“We’re taking closet tours!”, my oldest explained, “Spontaneous closet tours!”, and they burst into laughter again. They went on, telling how they explored each closet, the owner explaining the contents, pulling out items to showcase, arguing the purpose of some, and bringing out long-lost items from hidden back corners. It made me smile, watching them candidly share the deepest corners of their rooms.

Honestly, I related. The last several months have felt like a spontaneous closet tour of my own life, revealing and exposing deep hurts, disappointments, and character flaws to those close enough to see the junk being drug out of the corners of my heart. For a girl who’s pretty good at shoving things back into dark corners, dragging personal wounds out in front of an audience takes a lot of humility.

Unfortunately, this is a humility I can’t muster up on my own, which is perhaps why the spontaneous part was necessary to bring it all out. With circumstances out of my control, my emotions have been on parade without my control. Boy, it’s been HARD and my pride has taken a hit.

In the mess of me dragging out all my stuff to sort through in front of people, I discovered one beautiful gem. My very own set of “brothers and sisters” on their knees, sifting through the menagerie of my stuff beside me. Sometimes, I hash out parts of my heart and life with pride (like those five laughing kids!) but sometimes I fall on my face in humility, wondering how I ended up here. The people beside me show me what love is, what redemption is, what healing is, what hope is. The valuable gem discovered in my mess of a closet isn’t something I own, it’s something we have together.

In 1 Peter, the beginning of Chapter four has a subtitle in my Bible called, “Steward’s of God’s Grace.” I feel thankful for those trudging this season alongside me, stewarding God’s grace and loving me well in difficult times. Lovers of Jesus don’t scoff or wonder about all the junk drug out of my heart...they just love.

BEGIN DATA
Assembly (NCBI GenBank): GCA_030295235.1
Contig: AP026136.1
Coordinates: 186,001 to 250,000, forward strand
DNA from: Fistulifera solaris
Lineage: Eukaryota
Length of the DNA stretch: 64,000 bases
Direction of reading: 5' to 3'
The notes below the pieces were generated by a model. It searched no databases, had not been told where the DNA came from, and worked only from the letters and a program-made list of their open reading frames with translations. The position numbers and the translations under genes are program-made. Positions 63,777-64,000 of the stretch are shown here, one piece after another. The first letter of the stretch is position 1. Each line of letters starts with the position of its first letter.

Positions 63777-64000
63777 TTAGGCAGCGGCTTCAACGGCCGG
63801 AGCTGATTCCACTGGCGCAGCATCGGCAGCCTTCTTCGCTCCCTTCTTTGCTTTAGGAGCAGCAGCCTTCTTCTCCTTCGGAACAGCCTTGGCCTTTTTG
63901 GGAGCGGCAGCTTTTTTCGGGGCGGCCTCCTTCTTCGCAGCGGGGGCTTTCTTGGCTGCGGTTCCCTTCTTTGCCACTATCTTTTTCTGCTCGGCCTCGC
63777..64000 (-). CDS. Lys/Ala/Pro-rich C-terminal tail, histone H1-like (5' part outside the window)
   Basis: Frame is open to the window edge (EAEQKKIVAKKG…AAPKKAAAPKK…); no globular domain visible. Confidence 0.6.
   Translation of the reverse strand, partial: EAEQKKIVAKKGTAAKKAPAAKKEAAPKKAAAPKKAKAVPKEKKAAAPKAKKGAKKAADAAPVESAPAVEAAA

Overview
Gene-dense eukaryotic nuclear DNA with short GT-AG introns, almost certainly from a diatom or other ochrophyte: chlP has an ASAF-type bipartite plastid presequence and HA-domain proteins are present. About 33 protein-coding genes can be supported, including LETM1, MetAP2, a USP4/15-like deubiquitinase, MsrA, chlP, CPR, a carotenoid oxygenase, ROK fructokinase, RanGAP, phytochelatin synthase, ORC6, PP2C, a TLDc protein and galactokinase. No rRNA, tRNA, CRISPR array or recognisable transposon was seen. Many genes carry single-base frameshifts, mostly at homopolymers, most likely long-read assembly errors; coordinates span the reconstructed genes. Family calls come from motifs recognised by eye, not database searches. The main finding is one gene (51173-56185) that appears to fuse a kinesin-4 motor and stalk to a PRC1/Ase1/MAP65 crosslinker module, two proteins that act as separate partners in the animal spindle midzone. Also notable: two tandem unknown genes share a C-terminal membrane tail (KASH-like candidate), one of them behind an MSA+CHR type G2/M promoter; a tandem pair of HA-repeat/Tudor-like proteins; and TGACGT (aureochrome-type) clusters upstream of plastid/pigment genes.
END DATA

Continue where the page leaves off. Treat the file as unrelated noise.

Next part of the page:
Through the earnest love of God, my own closet tour will not devastate me. It only shows me that love covers a multitude of sins. For this, I am humbly and eternally thankful. †

Among Our People

Betty Sprunger spent the night in the hospital due to a procedure (vertebroplasty) she had on her back.
Lena Nagel was in the hospital for several days.
Renee Liechty was in the hospital for COVID.
Clyde Wulliman was in the hospital for COVID †

Notes of Appreciation

Thank you for your prayers, your notes with encouragement, and especially this month for your generous gift to us. We are most blessed and very grateful. Deb continues to meet with our neighbor, Sandy. They enjoy weekly lunches and pray together for their families. Sandy has a Catholic background and loves the Lord. Deb has been used by the Lord to encourage and help Sandy spiritually. My good friend, Jeff, has had a burden for many years about his son, Shane, who has a big drug issue, causing his arrest and 20 days in jail. He then found a year-long residential rehab facility where he has been the last month. There is evidence of the Lord working. Pray with us that God would draw Shane to Himself and deliver him through the addiction.

We are so blessed to be partnered with the people of First Mennonite Church.

Thank you, Bob Reusser

I thank those in the congregation who helped make Christmas enjoyable. The “Magnetic Nativity” scene of 12 days before Christmas was prepared by the children and parents and represented biblical characters from the manger scene, which brought smiles to our faces at Swiss Village. The metal door frame was the perfect place to display the children in costume at the manger. It was appreciated to include the child’s picture and name, Nativity Character, parents, local grandparents, and great-grandparents names to identify each child. Alive Sunday School, Sunshine Hour, and every church service helps us feel a part of the worship time, and I thank everyone and pray for a continual blest ministry for all of the staff for 2021.

-Julia Liechty

I want to thank our church family for the many acts of kindness shown to us during Neva’s battle with cancer, and then after her glorious entry into Heaven.
All the prayers, many cards, food brought in. The people of First Mennonite are truly a caring group of people. Thanks to the many visits of Pastor Jim Schwartz, and thanks for the beautiful memorial service on December 22nd. God is so good.

Thank you, Derryle Pharr †